Engineering and computer science students have had a hand in The University of Texas at El Paso’s ascent to the forefront of unmanned systems technology.
Unmanned aerial systems (UAS) experts from UTEP’s NASA MIRO Center for Space Exploration and Technology Research (cSETR) have leveraged the efforts of 30 computer science and electrical and mechanical engineering students to develop very long range unmanned aircraft systems technology.
Since January 2018, cSETR has led a team of leaders from El Paso County, the City of El Paso, El Paso International Airport and many other regional government entities in a partnership with California-based AirMap, a global airspace management platform for drones, for the system’s implementation. The system initially became operational in March, tracking all participating manned and unmanned aircraft. The system will be fully operational by the end of the summer, tracking cooperative and uncooperative manned and unmanned aircraft.
As part of the effort to arrive at full capacity, UTEP students have been busy wiring sensors, bolstering network connections and modifying drones under the guidance of Rodrigo Romero, Ph.D., associate professor of practice in the Department of Electrical and Computer Engineering; Jack Chessa, Ph.D., associate professor in the Department of Mechanical Engineering; and Salamah Salamah, Ph.D., associate professor in the Department of Computer Science.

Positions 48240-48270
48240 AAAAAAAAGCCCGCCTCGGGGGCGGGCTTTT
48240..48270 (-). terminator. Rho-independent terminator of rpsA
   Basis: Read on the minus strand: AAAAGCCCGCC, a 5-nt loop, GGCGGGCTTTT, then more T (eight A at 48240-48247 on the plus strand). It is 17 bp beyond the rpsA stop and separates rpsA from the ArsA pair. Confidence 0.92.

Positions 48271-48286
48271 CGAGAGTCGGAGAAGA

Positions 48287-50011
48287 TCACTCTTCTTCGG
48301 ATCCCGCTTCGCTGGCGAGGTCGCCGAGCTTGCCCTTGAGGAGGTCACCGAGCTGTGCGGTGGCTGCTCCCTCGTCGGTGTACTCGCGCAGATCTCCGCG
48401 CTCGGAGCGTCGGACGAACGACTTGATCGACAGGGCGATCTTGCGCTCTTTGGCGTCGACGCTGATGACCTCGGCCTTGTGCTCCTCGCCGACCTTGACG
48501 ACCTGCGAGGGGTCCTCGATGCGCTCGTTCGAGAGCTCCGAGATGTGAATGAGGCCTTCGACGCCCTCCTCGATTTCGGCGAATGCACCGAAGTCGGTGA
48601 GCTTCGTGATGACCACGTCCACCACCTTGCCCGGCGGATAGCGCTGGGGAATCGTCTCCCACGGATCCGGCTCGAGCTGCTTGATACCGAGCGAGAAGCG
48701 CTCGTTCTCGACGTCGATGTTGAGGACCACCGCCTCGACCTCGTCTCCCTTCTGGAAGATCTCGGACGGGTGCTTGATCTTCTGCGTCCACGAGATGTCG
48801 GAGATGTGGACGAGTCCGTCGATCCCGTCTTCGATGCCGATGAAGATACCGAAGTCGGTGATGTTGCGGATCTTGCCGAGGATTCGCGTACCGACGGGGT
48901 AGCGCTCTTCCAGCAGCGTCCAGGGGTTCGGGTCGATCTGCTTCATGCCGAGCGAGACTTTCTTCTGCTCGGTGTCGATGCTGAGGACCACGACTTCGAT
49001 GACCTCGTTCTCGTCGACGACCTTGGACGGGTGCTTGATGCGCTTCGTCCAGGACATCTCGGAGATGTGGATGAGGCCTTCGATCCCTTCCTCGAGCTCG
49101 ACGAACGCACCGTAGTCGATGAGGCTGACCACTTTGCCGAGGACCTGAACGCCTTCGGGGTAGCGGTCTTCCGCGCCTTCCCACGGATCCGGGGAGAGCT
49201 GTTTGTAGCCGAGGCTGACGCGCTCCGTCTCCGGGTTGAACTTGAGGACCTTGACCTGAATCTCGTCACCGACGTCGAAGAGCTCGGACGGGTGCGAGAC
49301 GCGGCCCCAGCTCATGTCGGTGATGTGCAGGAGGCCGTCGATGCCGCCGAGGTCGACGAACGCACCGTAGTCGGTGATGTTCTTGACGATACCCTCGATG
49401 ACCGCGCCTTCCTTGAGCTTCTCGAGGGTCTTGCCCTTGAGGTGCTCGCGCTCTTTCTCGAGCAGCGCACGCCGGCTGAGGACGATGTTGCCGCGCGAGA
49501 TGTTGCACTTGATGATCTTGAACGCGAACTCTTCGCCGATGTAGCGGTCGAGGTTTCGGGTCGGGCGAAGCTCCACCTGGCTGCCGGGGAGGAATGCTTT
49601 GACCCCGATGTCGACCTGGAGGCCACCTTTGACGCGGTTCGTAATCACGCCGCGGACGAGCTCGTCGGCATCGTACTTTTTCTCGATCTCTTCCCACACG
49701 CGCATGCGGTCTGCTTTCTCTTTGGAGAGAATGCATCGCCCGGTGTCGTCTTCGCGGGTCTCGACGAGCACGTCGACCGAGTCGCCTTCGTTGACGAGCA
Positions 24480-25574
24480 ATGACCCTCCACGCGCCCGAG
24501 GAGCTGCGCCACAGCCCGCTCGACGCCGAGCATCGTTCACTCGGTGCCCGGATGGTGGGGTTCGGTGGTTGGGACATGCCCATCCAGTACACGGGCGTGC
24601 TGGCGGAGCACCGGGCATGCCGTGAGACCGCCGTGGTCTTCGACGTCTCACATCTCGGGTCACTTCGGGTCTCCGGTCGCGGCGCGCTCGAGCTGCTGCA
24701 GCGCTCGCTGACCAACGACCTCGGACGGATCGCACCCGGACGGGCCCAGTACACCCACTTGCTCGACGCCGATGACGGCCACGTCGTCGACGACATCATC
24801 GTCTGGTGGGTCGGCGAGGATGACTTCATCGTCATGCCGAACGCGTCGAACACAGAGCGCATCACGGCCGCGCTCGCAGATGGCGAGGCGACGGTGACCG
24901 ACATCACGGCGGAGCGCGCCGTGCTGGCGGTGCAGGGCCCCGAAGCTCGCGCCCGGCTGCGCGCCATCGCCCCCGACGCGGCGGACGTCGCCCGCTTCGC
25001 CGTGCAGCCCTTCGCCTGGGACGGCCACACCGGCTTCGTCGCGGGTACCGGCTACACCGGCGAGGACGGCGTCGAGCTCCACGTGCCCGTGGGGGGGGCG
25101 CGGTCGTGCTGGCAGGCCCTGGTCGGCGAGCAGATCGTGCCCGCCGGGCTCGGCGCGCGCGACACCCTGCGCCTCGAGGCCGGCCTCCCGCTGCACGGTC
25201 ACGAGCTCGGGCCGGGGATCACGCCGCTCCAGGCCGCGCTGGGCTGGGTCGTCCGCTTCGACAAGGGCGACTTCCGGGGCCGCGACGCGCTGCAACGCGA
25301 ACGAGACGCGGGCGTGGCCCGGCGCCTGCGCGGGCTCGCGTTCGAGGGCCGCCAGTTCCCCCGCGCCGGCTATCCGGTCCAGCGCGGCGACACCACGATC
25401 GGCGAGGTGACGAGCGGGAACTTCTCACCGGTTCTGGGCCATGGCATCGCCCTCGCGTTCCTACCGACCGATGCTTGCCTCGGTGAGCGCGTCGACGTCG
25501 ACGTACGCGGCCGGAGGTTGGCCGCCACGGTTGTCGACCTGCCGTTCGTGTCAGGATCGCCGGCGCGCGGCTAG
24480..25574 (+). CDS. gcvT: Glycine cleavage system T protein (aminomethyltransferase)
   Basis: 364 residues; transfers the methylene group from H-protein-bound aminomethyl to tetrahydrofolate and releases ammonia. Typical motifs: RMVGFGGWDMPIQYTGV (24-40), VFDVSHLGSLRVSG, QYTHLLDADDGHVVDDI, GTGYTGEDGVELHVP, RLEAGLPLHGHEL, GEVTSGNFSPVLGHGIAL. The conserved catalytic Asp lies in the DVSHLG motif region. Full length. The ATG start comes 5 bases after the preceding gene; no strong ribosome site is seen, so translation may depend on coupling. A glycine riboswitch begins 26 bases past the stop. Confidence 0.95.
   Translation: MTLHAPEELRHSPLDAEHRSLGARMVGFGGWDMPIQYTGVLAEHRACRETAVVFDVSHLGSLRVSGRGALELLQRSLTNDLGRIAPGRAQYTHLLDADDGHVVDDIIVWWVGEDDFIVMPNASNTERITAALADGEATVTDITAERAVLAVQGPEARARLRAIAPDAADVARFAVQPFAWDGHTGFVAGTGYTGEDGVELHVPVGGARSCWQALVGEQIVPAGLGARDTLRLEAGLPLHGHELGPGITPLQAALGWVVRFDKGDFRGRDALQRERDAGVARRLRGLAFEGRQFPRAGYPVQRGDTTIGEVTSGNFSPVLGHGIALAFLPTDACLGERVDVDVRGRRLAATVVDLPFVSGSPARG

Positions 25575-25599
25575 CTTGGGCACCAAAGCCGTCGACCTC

The students’ work has been vital to the overall effort, which is geared toward enhancing public safety, said Michael McGee, Ph.D., cSETR senior research associate.
“This team of faculty and students from many different disciplines within UTEP is on the leading edge of the unmanned aviation industry,” McGee said. “The capability of the unmanned systems they are developing is absolutely impressive and is more advanced than any systems available commercially. Their work is establishing UTEP and El Paso as a national leader in this new industry.”
For students, the opportunity to contribute to such a critical infrastructure project has proved rewarding.
“It’s an honor, for sure, to be able to participate in a project such as this one,” said Cesar Valenzuela, a senior electrical engineering major. “It’s one of the greatest things I’ve ever done as a student.”
Valenzuela, along with other electrical engineering students, has been charged with modifying drones to ensure they can be outfitted with devices that provide connections to servers and network antennas. These drones will assist UTEP researchers to track low-altitude traffic and ensure the UAS Traffic Management (UTM) system is operating correctly and efficiently. For his part, Valenzuela said he has spent much time wielding a soldering iron as part of his work on the project. More importantly, he said he has learned the value of interdisciplinary work.
“It’s nice to be working with other departments besides electrical engineering,” Valenzuela said. “We’re learning to collaborate, communicate and coordinate in order to achieve a common goal, which is flying the drone.”